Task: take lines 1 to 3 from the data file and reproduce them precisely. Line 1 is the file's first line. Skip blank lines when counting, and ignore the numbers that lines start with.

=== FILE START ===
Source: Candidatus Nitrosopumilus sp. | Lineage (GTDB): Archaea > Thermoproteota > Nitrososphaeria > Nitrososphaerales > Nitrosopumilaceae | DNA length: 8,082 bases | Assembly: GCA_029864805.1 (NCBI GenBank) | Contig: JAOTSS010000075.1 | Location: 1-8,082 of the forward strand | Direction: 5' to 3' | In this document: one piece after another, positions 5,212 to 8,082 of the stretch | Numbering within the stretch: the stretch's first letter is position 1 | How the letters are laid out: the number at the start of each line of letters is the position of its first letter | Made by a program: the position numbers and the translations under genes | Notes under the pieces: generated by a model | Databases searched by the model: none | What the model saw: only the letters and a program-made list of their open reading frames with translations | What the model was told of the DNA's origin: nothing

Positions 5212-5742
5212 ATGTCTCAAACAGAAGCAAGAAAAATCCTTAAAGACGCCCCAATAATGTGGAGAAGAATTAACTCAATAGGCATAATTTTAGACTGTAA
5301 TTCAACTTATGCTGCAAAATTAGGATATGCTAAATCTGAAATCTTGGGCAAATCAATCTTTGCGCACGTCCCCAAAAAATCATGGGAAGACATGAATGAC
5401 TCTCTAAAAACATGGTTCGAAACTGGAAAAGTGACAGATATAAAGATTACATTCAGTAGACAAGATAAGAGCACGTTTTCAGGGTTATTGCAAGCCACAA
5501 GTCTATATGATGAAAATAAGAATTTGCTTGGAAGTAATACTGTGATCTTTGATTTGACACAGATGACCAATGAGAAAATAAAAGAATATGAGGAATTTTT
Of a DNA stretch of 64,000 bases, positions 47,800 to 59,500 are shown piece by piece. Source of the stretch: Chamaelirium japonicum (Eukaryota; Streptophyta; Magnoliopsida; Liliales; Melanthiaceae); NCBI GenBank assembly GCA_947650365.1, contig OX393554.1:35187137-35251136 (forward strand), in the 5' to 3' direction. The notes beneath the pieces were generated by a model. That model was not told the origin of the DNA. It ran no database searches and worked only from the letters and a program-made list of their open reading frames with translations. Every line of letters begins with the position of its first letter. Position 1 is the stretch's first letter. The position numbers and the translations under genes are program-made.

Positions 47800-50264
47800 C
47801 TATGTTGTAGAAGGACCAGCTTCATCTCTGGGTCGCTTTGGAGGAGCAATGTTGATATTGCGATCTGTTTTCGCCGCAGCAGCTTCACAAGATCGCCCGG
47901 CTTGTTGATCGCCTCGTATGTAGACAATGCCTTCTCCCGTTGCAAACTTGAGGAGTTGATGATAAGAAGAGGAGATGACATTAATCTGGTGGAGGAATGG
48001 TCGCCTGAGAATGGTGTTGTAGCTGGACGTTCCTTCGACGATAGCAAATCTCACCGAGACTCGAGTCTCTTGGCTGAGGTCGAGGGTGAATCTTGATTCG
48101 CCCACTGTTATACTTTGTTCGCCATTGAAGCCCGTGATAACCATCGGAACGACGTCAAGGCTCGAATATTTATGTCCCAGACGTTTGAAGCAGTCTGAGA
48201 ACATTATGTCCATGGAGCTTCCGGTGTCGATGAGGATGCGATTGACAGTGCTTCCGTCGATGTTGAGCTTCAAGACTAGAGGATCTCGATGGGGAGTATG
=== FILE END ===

Source: Candidatus Nitrosopumilus sp. | Lineage (GTDB): Archaea > Thermoproteota > Nitrososphaeria > Nitrososphaerales > Nitrosopumilaceae | DNA length: 8,082 bases | Assembly: GCA_029864805.1 (NCBI GenBank) | Contig: JAOTSS010000075.1 | Location: 1-8,082 of the forward strand | Direction: 5' to 3' | In this document: one piece after another, positions 5,212 to 8,082 of the stretch | Numbering within the stretch: the stretch's first letter is position 1 | How the letters are laid out: the number at the start of each line of letters is the position of its first letter | Made by a program: the position numbers and the translations under genes | Notes under the pieces: generated by a model | Databases searched by the model: none | What the model saw: only the letters and a program-made list of their open reading frames with translations | What the model was told of the DNA's origin: nothing

Positions 5212-5742
5212 ATGTCTCAAACAGAAGCAAGAAAAATCCTTAAAGACGCCCCAATAATGTGGAGAAGAATTAACTCAATAGGCATAATTTTAGACTGTAA